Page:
Competing wants

Here is another snippet of a narrator struggling with an internal conflict.

In what ways is it similar to the Catching Teller Crow snippet from the previous page, and in what ways is it different? (It's subtle, but significant!)

I chicken out.

I'm ashamed to admit it but after dinner I ring Simone and Eileen and tell them I can't make it because we have visitors. They believe me. And why wouldn't they? I'm supposed to be pious and God-fearing. Not a lying, hypocritical, pathetic coward. I'm lying on my bed listening to Craig David's "I'm walking away". On repeat.

What's happened to me? Haven't I decided to wear the hijab because I feel proud of who I am? Suddenly I'm too chicken to go to a café? I don't recognize myself. I'm the one who put her head out the school bus window last year and yelled at a group of boys who threw a can of Coke at our "wog" school bus. It was me who stood up during a Year Nine interschool debate and told the audience that my team didn't appreciate the other team's whispers about competing against "terrorists".

  • As with Catching Teller Crow, this snippet is a combination of thoughts, feelings, and self-talk.
  • It also shows a breakdown of a mental model: the narrator thought she was one type of person, but her actions have shown her otherwise.

In Catching Teller Crow, the conflict was in part based on ignorance: Beth Teller doesn't understand how her actions backfired.

In Does My Head Look Big in This, the narrator, Amal, is struggling with competing wants:

  • She wants to go out in public in her hijab.
  • She wants to avoid calling attention to herself.
  • Because she is in a school community in which nobody else wears a hijab, she can't have both of these at the same time, so she has to make a choice.

Sometimes competing wants can be superficial or low-stakes:

  • I want a new phone and a new camera, but I can only afford one.
  • I want to eat the tacos and also the pizza, but I'll be sick if I eat both.
  • I want to finish writing this story but I also want to watch TV, etc.

Sometimes these dilemmas can be profound or life-changing:

  • I want to take this job away from home, but I don't want to leave my family.
  • I want to save my friend's life, but I don't want to risk my own.
  • I want to confront this injustice, but I don't want to feel uncomfortable.
  • I want to be in love, but I don't want to be vulnerable.

Here are a couple of worked examples of characters struggling with competing wants.

In each example, the choice is simple (learn to ride a bike vs keep running as usual; move away for college or stay at home) but both characters care about their choices.

He kicked the bicycle and then walked all the way down the other end of the skybridge so that he could get away from the others and be alone with his shame.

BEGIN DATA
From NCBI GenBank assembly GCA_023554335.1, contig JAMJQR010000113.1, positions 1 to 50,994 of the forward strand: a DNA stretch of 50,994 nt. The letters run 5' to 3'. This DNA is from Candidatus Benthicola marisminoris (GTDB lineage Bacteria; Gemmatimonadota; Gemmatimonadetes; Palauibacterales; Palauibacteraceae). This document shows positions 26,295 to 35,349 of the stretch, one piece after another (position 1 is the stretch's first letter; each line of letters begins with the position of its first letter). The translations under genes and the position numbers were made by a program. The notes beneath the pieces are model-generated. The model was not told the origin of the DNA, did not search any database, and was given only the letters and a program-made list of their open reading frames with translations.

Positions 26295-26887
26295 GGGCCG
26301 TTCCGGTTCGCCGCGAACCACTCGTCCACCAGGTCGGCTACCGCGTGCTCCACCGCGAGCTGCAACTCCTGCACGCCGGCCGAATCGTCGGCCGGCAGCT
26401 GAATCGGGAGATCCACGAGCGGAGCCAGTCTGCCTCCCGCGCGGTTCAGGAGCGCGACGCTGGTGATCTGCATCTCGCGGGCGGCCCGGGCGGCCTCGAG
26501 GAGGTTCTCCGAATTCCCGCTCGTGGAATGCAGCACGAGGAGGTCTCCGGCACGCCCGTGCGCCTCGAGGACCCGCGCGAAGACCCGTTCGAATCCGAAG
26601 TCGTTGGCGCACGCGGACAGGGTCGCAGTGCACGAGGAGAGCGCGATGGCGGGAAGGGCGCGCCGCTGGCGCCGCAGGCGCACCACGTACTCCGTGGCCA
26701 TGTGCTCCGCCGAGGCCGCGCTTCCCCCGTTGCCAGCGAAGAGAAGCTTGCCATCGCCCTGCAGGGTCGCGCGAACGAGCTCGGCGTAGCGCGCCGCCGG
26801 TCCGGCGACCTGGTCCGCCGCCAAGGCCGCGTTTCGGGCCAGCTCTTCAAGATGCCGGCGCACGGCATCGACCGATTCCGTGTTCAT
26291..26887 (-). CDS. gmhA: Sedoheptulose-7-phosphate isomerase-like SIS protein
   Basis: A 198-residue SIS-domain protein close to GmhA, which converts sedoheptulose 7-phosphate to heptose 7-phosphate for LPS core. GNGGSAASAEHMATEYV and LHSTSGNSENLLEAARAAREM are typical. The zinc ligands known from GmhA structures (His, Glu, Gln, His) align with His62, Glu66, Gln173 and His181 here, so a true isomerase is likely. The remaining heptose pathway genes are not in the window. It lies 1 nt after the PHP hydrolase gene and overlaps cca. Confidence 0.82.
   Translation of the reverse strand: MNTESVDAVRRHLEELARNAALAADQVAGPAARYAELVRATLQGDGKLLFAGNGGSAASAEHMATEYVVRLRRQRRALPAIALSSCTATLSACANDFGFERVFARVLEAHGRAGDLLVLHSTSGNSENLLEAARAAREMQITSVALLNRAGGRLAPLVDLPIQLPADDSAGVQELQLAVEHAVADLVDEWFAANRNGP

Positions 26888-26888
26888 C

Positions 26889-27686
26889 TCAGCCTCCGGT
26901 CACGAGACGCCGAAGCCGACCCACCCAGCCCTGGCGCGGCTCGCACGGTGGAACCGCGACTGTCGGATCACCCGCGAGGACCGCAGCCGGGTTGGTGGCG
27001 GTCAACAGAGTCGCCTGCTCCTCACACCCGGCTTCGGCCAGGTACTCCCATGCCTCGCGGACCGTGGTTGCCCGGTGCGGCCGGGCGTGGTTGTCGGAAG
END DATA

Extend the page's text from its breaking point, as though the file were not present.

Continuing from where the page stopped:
It was so unfair. He'd never been taught to ride a bike. He'd never owned a skateboard. Come to think of it he'd never done anything that required more balance than walking. He wanted to be able to ride around with the others, but what was the point if all he was going to do was wobble and crash? He imagined trying to cycle away from a pack of zombies but then veering into a pile of bins because he was useless. He may as well stay on foot. In his mind he told himself to keep trying, but in his heart he knew he was going to be that lame kid jogging alongside the other kids on bikes.

I didn't tell Dad when I got the offer. Charlie and I talked on the phone, she was so excited. She was already full of plans and dreams. She texted me constantly over the next three days, telling me all about it, while I sat in the kitchen reading the notification online, and looking at that button saying Accept Offer but never clicking.

I spent a lot of time sitting with Dad in the den while he watched TV and ate dinner on his lap. I sat on Mom's old recliner and watched the light play on the glass eyes of the moose and deer and wolf that crowded the walls. A den alright. All these wild animals that felt like home. I tried to picture the dorm room we'd be in. I tried to picture living together and sharing a bathroom. I tried to picture standing on stage in front of all those kids and teachers. And when Dad dozed off, I'd go to my room and lie on my bed with the laptop and looking at that offer, and I'd move the mouse from Accept to Decline and back again, over and over, until I gave up and also went to sleep.

On one hand, writing about conflicting values is easy:

  • Think of an object or experience your character might want. 
  • Think of what they could risk, lose, sacrifice, or miss out on if they got what they wanted.
  • Then imagine them also wanting that thing you noticed they might lose.

Voila! You have a dilemma.

However, when you are writing, make sure you don't accidentally focus on the external elements of the choice and forget to capture the character's internal struggle.

Tip: If you're stuck, try a 'but also' pattern, as in, "They wanted this... but also that..."

Describe a character struggling internally with a choice between two equally-valued options.


We've spent a whole lesson talking about how conflict begins, but before we complete this lesson, we should talk about how conflict ends.